Members of Library of Birmingham staff, council representatives and Carillion employees gathered in the dramatic rotunda which will house the five-storey book wall.
The rotunda, at the very heart of the library, features a series of cantilevered circular balconies each providing access to a different part of the shelves that comprise the book wall.
Escalators zigzag across the space, providing stunning views throughout the library and access for all to over 400,000 books, more than double the amount currently on show at Central Library.
The Hobbit has become the first book to be placed on the shelves of the Library of Birmingham.
The book, J.R.R. Tolkien’s much-loved 1937 children’s fantasy tale, was placed on the shelf by Sir Albert Bore, Leader of Birmingham City Council, to mark the imminent handover of the building by Carillion, the Library of Birmingham’s construction partner, to Birmingham City Council.
The new Library of Birmingham will be officially handed over from the builders to the council today.
Leader of Birmingham City Council Sir Albert Bore will place the first book inside the £190 million building.
It's going to be Birmingham author JRR Tolkein's The Hobbit. The library will open to the public in September.
Birmingham City Council has topped the list of local authorities paying senior staff more than £50,000, with Leicester coming in third.Read the full story ›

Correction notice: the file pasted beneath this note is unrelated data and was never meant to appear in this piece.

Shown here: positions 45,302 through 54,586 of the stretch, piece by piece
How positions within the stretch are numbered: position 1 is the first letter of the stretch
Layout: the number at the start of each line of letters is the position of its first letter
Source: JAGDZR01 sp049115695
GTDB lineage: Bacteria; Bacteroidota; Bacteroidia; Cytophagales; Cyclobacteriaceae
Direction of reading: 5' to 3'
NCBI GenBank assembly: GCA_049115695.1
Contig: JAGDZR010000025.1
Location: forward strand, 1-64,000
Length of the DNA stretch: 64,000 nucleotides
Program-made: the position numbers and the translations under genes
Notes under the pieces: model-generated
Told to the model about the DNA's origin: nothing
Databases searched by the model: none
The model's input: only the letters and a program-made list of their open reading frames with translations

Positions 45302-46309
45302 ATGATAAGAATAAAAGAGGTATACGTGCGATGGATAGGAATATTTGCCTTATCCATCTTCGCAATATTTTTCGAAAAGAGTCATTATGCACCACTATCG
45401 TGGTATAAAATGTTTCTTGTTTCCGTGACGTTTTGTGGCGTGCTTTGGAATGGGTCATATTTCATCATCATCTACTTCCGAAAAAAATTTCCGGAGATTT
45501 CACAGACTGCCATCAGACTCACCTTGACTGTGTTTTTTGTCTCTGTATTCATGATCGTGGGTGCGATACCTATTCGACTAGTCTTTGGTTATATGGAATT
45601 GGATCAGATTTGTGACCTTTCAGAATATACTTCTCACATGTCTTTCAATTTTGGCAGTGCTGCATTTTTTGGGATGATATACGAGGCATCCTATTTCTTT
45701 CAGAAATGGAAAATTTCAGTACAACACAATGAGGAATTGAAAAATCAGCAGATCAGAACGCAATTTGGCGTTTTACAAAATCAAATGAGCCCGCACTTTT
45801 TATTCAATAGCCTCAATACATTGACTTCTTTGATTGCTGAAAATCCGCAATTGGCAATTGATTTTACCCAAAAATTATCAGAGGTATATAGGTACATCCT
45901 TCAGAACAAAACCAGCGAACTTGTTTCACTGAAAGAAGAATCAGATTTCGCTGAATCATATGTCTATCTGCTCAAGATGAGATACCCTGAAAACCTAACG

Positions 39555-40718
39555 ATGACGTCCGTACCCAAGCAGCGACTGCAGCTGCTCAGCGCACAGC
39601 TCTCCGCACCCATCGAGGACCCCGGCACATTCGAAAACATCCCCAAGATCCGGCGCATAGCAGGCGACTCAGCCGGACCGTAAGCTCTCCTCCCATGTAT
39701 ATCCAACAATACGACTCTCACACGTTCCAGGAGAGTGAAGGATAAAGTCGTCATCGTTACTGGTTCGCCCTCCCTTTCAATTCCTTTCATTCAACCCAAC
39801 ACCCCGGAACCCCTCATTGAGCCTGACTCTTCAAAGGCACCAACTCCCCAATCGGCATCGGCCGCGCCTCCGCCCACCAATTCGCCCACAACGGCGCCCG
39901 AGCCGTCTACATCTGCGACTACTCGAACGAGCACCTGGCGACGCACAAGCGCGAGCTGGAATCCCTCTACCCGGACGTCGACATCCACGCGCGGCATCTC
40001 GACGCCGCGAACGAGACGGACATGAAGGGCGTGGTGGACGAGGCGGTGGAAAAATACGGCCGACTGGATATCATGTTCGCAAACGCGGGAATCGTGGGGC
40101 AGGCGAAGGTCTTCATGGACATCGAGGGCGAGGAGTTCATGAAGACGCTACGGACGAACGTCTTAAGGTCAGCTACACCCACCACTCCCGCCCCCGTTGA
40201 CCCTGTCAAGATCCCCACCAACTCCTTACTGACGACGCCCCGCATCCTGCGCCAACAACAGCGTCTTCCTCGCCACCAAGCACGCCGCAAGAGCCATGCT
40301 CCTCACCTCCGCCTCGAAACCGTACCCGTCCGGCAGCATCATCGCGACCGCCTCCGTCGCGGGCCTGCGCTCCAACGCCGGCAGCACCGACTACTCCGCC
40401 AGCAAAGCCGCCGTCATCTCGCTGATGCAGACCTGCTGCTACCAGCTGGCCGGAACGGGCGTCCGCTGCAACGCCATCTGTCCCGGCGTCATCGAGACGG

Birmingham City Council will not increase council tax this year despite it still needing to save a hundred million pounds of government cuts.
The council says it'll start charging to collect garden waste. People will have to pay £35 a year to have their garden rubbish collected.
The council says the cuts are too harsh and the government hasn't listened.
Birmingham City Council says it's freezing council tax this year.
But it says in future, people will have to pay to have their garden waste collected.
The council needs to save £100 million because of budget cuts.
A spokesperson from the Health and Care Professions Council has issued this comment in relation to the investigation of Birmingham City Council's social services department following the death of mother-of-three Natasha Trevis.
We are aware of concerns about a social worker at Birmingham City Council
and are looking into what action, if any, we need to take. We have a duty
of confidentiality to all parties involved so it would not be appropriate
for us to comment further.
The Health & Care Professions Council is investigating Birmingham City Council's social services department after claims a social worker let slip a mother had aborted her unborn child days before her partner brutally murdered her.
Junior Saleem Oakes was sentenced to life on Monday for the murder of Natasha Trevis.
A Birmingham City Council spokesperson said:
"We are aware of this allegation and can confirm internal enquiries were undertaken in accordance with Birmingham City Council's policies and procedures. Following this investigation no evidence was found which would require further action against the social worker involved. "In addition the Health Care Professions Council, as the regulatory body for Social Workers, has been notified and we are engaging with their subsequent enquiries. Consequently it would not be appropriate to comment further until those enquiries are completed. "
Birmingham City Council's social services department is being investigated after a mother it was working with was killed by her partner.Read the full story ›
Brothers and sisters of Khyra Ishaq, who starved to death, are suing Birmingham City Council for allegedly breaching their duty of care.Read the full story ›